What would you think if someone said to you, “Hey, you can trust me, the CIA does!” Most of us would be, uhh, skeptical, to say the least. But in the case of cloud computing and Amazon, apparently it’s true. In an opinion piece for Computerworld, writer Stephen J. Vaughn-Nichols brought to light a news story by Frank Konkel in FCW: The Business of Federal Technology that seems to be flying under the radar of many media outlets. Konkel reported on March 18, 2013 that the CIA has contracted with e-commerce giant Amazon to the tune of up to $600 million over 10 years to help them build a cloud computing infrastructure.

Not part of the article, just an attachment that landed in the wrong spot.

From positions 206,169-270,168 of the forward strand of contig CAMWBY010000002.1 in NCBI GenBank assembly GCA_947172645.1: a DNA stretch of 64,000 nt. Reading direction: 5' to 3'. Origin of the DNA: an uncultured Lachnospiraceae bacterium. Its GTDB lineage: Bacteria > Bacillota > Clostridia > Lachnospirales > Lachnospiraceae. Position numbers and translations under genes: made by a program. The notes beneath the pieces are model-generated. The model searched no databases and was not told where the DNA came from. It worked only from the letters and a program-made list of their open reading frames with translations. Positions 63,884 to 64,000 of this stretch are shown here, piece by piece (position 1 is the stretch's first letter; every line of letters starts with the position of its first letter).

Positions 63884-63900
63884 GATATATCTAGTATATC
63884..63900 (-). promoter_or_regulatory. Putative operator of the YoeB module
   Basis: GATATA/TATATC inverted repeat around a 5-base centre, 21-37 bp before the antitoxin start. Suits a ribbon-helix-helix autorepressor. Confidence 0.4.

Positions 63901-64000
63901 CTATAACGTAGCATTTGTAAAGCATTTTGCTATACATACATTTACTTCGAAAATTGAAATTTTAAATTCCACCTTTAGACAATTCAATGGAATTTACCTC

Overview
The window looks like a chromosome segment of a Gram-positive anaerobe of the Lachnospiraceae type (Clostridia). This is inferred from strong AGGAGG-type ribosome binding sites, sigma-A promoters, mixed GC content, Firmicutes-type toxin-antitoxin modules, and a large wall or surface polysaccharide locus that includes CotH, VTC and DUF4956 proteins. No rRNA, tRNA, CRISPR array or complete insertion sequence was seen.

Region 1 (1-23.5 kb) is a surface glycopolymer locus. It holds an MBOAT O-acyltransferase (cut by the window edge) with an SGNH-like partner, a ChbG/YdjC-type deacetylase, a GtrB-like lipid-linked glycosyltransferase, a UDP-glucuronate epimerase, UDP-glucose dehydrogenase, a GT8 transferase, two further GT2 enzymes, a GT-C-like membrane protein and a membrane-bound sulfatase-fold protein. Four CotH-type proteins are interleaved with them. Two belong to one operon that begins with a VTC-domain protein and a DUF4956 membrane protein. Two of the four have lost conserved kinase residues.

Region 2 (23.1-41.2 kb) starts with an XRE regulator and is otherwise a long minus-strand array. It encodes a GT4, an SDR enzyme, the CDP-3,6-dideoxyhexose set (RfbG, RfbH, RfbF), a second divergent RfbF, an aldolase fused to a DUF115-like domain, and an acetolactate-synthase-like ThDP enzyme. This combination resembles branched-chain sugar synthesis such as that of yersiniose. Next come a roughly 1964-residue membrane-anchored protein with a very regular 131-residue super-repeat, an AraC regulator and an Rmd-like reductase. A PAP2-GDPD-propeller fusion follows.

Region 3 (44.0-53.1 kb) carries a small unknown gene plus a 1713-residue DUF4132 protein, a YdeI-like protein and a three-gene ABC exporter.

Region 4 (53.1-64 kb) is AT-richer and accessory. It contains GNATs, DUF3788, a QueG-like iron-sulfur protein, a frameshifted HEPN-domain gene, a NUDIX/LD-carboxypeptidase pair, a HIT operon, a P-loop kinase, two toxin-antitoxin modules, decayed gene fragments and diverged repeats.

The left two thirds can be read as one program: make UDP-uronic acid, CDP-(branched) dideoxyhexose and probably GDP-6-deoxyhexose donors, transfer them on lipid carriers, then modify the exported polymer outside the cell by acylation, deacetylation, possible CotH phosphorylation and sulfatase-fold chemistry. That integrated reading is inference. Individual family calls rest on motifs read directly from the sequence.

Say what? On the face of it, the CIA’s shift to cloud computing seems utterly counterintuitive to its own data security. And boy, do they need security. But ... Amazon, really? The more cynical among us would warn the CIA and other big data proponents who dare to dream that Amazon began by selling books online. However, we can also trace the trajectory of Amazon’s growth to its current position as the premier online retailer throughout the world. Topping that feat in the past few years, Amazon has rolled out a pretty impressive — and arguably unmatched — cloud infrastructure. According to Vaughn-Nichols, “One reason the CIA started moving to cloud-based computing in 2009 was that it saw the cloud as being more secure than conventional IT systems. Back then, Jill Tummler Singer, who was the CIA’s deputy CIO at the time, said, ‘By keeping the cloud inside your firewalls, you can focus your strongest intrusion-detection and -prevention sensors on your perimeter, thus gaining significant advantage over the most common attack vector — the Internet.’”

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